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Is BBBY’s Meltdown a Preview for Dick’s?

Amazon competition could spell end of run for sporting goods store

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But at the same time, it also pays to consider the four factors that have led to poor stock price performance in the specialty retail sector:

  • Multiple competitors within the industry,
  • Additional competition from non-dedicated bricks-and-mortar retailers, such as Wal-Mart (NYSE:WMT) and Target (NYSE:TGT),
  • A rising competitive threat from Amazon or other internet retailers, and
  • A lack of specialization.

This is the same combination that has weighed on book stores such as Barnes & Noble (NYSE:BKS) and Borders; the office-supply retailers Staples (NASDAQ:SPLS), Office Depot (NYSE:ODP) and OfficeMax (NYSE:OMX); and the electronics stores Circuit City, Best Buy (NYSE:BBY), hhgregg (NYSE:HGG) and RadioShack (NYSE:RSH). Among those that have survived, all have delivered returns sharply below that of the broader retail sector in the past two years:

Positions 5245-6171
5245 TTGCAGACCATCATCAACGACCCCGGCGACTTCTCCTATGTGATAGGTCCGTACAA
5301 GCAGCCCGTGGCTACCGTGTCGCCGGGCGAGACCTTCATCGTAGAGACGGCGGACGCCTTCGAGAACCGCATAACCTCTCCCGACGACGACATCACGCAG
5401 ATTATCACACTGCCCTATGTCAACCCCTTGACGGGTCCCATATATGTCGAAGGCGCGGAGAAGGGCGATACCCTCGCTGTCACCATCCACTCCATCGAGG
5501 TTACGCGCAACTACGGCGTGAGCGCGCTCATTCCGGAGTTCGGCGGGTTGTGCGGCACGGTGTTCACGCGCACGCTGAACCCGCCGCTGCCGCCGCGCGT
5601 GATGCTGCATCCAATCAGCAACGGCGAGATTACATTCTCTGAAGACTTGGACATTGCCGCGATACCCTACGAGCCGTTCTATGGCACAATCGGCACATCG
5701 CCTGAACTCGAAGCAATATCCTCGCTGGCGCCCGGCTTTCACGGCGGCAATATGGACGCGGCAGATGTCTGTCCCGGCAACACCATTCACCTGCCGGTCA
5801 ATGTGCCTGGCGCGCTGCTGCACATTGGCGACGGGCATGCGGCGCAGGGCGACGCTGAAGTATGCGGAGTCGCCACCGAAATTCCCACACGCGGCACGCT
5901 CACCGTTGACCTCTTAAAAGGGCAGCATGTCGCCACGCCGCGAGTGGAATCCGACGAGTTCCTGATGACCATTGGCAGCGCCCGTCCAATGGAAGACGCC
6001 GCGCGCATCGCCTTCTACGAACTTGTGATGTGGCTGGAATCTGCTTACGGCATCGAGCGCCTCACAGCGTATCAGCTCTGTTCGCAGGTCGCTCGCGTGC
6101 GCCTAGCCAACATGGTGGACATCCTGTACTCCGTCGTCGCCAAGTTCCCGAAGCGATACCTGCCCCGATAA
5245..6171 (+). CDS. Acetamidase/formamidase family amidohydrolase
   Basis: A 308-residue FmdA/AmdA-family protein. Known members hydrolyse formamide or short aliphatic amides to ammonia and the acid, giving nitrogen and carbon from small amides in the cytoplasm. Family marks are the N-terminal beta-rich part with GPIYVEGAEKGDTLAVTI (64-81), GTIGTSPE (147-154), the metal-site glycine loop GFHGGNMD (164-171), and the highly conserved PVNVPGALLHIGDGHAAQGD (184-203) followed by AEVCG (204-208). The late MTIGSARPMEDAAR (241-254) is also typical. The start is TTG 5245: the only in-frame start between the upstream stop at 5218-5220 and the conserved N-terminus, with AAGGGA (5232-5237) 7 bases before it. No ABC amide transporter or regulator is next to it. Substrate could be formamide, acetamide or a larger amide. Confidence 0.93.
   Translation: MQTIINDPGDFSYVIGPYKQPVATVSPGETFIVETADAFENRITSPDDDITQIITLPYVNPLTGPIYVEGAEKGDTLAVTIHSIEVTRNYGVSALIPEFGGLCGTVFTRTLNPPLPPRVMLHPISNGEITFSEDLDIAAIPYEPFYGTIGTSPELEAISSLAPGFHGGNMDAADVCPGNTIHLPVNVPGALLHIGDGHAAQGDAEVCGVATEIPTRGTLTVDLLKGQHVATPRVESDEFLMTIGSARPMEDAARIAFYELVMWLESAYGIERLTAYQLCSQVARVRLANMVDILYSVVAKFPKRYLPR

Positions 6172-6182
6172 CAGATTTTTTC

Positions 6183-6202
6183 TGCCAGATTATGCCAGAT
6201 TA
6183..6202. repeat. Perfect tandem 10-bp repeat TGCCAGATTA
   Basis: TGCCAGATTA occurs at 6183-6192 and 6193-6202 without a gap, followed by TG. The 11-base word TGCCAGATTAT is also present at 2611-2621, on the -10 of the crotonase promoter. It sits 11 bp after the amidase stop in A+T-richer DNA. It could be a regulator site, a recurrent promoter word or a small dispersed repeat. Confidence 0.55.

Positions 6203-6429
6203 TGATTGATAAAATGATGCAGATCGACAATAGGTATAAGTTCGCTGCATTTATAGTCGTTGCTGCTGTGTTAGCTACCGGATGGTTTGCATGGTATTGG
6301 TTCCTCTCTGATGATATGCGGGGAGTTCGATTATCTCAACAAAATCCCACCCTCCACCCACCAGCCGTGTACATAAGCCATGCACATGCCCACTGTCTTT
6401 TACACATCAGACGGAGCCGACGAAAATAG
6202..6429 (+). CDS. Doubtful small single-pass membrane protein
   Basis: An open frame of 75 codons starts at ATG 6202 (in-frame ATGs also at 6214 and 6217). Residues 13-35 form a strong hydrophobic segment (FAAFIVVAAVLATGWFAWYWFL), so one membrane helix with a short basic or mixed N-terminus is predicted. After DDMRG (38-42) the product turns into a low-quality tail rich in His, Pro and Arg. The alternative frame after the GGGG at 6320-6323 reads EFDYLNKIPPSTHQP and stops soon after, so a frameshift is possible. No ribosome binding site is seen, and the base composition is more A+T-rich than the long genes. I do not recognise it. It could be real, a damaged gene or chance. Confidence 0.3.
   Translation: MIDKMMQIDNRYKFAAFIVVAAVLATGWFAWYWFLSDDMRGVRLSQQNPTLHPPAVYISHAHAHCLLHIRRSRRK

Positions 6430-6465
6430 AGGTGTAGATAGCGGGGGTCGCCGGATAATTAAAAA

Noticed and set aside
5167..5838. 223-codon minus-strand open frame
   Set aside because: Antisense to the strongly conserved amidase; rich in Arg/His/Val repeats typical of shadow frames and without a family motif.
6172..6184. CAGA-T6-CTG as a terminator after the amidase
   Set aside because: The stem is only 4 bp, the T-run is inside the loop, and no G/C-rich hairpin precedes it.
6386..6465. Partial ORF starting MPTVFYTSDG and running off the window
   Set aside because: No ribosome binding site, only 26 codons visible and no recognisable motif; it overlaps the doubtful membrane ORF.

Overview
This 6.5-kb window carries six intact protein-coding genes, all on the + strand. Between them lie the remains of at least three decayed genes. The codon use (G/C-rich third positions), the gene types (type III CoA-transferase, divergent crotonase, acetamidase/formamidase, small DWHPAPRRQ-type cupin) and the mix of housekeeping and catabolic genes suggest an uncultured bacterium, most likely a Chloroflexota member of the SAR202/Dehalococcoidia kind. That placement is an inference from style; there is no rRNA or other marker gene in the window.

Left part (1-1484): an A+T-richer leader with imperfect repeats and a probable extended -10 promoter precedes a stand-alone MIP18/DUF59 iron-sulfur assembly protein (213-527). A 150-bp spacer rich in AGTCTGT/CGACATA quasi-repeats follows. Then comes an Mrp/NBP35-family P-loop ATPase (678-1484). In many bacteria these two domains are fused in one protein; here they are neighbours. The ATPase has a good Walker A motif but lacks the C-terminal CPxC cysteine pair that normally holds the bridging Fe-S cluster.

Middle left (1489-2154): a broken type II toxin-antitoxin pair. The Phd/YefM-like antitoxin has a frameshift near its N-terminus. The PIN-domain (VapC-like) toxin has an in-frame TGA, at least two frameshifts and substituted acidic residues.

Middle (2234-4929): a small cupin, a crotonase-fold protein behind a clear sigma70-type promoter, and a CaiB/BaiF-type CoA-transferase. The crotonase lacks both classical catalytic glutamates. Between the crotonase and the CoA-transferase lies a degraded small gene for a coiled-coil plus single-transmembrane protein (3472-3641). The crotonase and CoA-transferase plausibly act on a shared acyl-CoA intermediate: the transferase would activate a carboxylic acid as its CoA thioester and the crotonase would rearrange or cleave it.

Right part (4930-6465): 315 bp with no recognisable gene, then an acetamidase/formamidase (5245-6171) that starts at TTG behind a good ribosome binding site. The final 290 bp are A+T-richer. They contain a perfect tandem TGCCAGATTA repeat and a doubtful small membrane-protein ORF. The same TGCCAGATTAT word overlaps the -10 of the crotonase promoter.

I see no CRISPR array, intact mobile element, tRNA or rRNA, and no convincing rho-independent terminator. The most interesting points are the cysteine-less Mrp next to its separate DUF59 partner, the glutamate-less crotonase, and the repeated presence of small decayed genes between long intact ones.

Dick’s shares may be working now, but the company faces the similar four-pronged threat as the other retailers that have fallen by the wayside in recent years. The fourth issue — lack of specialization — is key here. The stocks mentioned offered little in the way of specialization to bring shoppers in the door and prevent “showrooming.” Conversely, PetSmart (NASDAQ:PETM) has fended off the first three problems by continuing to provide shoppers with a reason to visit their physical locations rather than taking their business online. Dick’s — which offers no such incentive due to its lackluster in-store shopping experience — is closer to Best Buy than it is PetSmart.

This isn’t the only problem. Dick’s same-store sales growth and average sales per store and square foot (all available here) are at levels that indicate new store openings will be the key to the company’s success. But here, too, the company faces danger — in this case, the potential for saturation. The outlook is therefore spotty even if Amazon doesn’t invade the sporting goods space.

Put it all together, and Dick’s looks like a case where investors would be wise not to ignore the lesson of history. Once a specialty retailer begins to face competition from too many directions, it spells trouble for both margins and market performance. Look for DKS to trade lower in the next 12 to 24 months.

Article printed from InvestorPlace Media,

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